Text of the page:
JACKSON, Wyo. — Contractors hired by Grand Teton National Park have killed 50 invasive mountain goats this week in a campaign to protect the park’s herd of native bighorn sheep.
Jeremy Barnum, the park’s chief of staff, told The Jackson Hole News&Guide late Thursday that an “overwhelming majority” of the goats have been removed from the Teton Range. The helicopter shooting operation will continue for several more days.
The goats migrated from Idaho into the Tetons. They are considered a risk to a small herd of native, isolated sheep in the range because they compete for limited high-altitude habitat and carry disease that can threaten the bighorns. The park estimates the bighorn population at about 125.
“The potential risk to the bighorn sheep herd has been dramatically reduced,” Barnum said. “And that’s the end goal.”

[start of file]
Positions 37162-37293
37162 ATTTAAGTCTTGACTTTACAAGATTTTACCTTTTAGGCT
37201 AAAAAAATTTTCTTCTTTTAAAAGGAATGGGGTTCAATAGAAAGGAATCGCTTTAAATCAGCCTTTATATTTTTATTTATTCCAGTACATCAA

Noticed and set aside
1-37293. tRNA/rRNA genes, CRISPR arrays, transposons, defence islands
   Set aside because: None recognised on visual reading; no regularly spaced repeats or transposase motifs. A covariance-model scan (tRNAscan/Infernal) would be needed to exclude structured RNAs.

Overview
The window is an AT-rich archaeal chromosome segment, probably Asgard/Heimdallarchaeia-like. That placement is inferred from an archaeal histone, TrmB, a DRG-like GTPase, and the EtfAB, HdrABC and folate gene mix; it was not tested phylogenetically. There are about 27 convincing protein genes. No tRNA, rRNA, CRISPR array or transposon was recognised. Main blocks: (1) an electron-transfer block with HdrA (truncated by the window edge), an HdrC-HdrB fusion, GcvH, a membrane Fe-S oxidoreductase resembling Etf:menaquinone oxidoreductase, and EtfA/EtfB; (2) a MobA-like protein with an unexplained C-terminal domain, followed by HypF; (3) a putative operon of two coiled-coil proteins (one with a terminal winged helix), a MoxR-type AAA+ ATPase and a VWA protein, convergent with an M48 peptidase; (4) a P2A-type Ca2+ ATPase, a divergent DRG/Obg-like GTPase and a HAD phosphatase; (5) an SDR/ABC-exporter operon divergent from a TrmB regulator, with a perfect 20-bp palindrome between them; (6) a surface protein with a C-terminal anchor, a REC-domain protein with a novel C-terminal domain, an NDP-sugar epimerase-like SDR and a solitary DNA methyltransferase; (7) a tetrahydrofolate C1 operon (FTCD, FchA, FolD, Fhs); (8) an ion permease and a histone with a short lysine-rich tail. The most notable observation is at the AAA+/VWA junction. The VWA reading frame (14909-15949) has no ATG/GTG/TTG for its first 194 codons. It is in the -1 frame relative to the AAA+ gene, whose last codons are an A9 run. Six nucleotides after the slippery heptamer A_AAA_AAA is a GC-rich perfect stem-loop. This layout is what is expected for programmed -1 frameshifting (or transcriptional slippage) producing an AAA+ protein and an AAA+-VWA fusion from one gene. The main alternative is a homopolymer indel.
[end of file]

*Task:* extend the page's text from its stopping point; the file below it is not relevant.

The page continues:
Park officials have posted signs at trailheads to alert backcountry skiers about the operation. Helicopter crews are instructed to avoid areas used by skiers or after spotting ski tracks.
Grand Teton park first used helicopter crews in 2020 to shoot the goats but stopped after Gov. Mark Gordon and others asked park officials to let hunters do the job. The mountain goat population was estimated at 100 before removal operations started in 2020.
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